COMMENTARY

What Bronchodilator Options Do We Have for COPD?

Prescribing Strategies From the Latest Research

Nicholas Gross, MD, PhD

Disclosures

May 19, 2017

Chronic obstructive pulmonary disease (COPD) is common and can be highly symptomatic. Other than smoking cessation, we have no therapies that have been clearly shown to improve survival. Several treatments improve symptoms, however; these include bronchodilators with or without corticosteroids.

Progress has occurred rapidly since the 1990s, when two or three relatively short-acting agents were the only available treatments. We now have several long-acting, highly effective, and safe therapies, including combinations that provide symptom relief at little cost of increased adverse effects. Several 12- and 24-hour adrenergic agents and several long-acting antimuscarinic agents are now available, both singly and in fixed combinations. Some long-acting agents include an inhaled corticosteroid.

More of these agents and combinations are appearing almost monthly, giving rise to the following questions: Which agents are available? Which ones should be used for which patients? Are fixed combinations better than monotherapies? And what are the safety concerns?

A recent comprehensive review provides some answers.[1] The investigators analyzed the results of 18 trials that compared fixed combinations of a long-acting beta-agonist/long-acting muscarinic antagonist (LABA/LAMA) with LAMA monotherapy. The LABAs included indacaterol, vilanterol, formoterol, salmeterol, or olodaterol; the LAMAs included glycopyrronium, umeclidinium, tiotropium, or aclidinium. Fluticasone was the inhaled corticosteroid (ICS) when a corticosteroid was a component.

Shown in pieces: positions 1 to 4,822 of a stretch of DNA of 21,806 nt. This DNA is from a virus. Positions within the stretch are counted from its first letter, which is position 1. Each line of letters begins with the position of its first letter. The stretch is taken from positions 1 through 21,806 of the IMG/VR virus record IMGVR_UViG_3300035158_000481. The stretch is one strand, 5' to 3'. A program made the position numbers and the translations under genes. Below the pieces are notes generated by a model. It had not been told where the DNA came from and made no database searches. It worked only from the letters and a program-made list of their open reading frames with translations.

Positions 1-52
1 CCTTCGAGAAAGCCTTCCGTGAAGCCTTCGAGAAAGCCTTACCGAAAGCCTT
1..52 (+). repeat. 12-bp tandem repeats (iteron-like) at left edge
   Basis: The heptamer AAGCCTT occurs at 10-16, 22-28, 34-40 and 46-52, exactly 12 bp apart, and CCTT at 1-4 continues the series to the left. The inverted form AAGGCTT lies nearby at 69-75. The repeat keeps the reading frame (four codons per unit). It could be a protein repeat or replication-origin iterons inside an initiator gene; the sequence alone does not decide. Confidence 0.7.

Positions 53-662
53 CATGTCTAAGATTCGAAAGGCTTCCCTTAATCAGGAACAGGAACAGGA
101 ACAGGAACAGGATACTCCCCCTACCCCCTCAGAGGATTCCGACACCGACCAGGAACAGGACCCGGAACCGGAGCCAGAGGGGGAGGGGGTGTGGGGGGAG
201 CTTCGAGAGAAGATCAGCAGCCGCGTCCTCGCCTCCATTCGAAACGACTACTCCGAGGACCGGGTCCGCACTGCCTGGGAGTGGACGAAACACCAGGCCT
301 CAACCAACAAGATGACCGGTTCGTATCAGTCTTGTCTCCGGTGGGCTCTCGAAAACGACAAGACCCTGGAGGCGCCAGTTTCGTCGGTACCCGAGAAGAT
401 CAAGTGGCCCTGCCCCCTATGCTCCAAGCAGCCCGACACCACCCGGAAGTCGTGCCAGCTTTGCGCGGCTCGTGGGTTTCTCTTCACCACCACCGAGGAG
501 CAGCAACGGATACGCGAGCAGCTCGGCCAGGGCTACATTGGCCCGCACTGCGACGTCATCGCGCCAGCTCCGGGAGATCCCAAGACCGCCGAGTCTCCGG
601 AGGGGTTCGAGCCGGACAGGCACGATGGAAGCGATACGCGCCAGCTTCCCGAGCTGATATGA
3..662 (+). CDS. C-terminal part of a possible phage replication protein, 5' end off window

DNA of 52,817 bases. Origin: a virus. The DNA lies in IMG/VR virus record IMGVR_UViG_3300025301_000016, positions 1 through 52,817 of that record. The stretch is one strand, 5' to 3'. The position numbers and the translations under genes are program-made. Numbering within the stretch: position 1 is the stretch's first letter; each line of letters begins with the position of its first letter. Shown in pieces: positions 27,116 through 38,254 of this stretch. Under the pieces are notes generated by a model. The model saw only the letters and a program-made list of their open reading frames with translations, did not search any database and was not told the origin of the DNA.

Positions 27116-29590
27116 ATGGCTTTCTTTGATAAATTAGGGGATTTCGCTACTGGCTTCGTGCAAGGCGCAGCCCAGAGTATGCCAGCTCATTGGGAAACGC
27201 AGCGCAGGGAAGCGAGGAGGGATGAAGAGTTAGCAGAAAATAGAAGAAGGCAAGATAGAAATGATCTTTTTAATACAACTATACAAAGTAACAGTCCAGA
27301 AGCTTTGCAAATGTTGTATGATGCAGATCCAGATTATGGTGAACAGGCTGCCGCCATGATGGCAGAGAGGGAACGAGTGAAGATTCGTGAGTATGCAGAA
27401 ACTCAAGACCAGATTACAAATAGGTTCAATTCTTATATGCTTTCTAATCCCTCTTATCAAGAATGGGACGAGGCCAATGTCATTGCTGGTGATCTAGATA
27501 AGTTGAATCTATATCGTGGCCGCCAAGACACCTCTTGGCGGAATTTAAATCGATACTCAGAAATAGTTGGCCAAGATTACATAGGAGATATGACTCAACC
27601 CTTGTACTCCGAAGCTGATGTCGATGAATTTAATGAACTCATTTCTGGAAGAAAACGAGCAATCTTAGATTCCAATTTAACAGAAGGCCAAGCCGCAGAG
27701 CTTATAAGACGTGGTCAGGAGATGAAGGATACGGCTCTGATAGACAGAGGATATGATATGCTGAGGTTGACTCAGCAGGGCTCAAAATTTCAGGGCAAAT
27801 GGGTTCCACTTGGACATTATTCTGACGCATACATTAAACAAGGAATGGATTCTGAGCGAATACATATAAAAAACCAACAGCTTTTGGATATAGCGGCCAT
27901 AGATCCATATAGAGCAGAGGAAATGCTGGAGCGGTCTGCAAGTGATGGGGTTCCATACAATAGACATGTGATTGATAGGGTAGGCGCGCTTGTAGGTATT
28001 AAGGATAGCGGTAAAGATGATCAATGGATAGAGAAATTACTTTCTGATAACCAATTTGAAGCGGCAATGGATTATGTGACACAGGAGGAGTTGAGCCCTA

The FEV1 as measured after 12-52 weeks was significantly greater with the LABA/LAMA combination than with LAMA monotherapy. Similarly, the LABA/LAMA combination yielded greater improvements in lung function than a LABA/ICS combination. In general, the improvements seen with fixed LABA/LAMA combinations were of meaningful magnitude, with the exception being those combinations that included aclidinium.

Other important outcomes, such as less need to take reliever medications for breakthrough symptoms and frequency of acute exacerbations, were significantly better with combination bronchodilators. In addition, the adverse event rate was low in all treatment arms and did not differ between treatments.

Viewpoint

The guidelines for the management of COPD, the GOLD Guidelines,[2] recommend that initial symptoms of COPD be treated with short-acting bronchodilators (SABAs) on an as-needed basis, moving to long-acting agents on a regular basis if symptoms are not adequately managed with a SABA. Either a LABA or a LAMA could be introduced on a 12- or 24-hour schedule. If symptoms deteriorate over time, as is common, a fixed combination, such as a LABA/LAMA, is appropriate.

As one might expect, two bronchodilators that relax airways through different and separate receptors result in more bronchodilation than one. Before LABA/LAMAs became widely available, the combination would have most likely been a LABA/ICS fixed combination, but we now recognize that unless the patient has a component of asthma or is having acute exacerbations of COPD, an ICS is not appropriate and carries a risk for pneumonia.

If symptoms are still not adequately controlled with a LABA/LAMA fixed combination, one may consider adding an ICS to the LAMA/LABA prescription by adding an ICS to a LABA/LAMA combination or by prescribing a fixed combination of a LABA/ICS plus a LAMA monotherapy. No fixed LABA/LAMA/ICS triple combination is available at present, but several are in clinical trials.

Among the various long-term monotherapies and fixed combinations, there is little to choose; with very few exceptions, all the bronchodilator molecules mentioned above are effective and relatively safe. The 12-hour or 24-hour duration of action can be an issue, and the patient may have a preference.

Abstract

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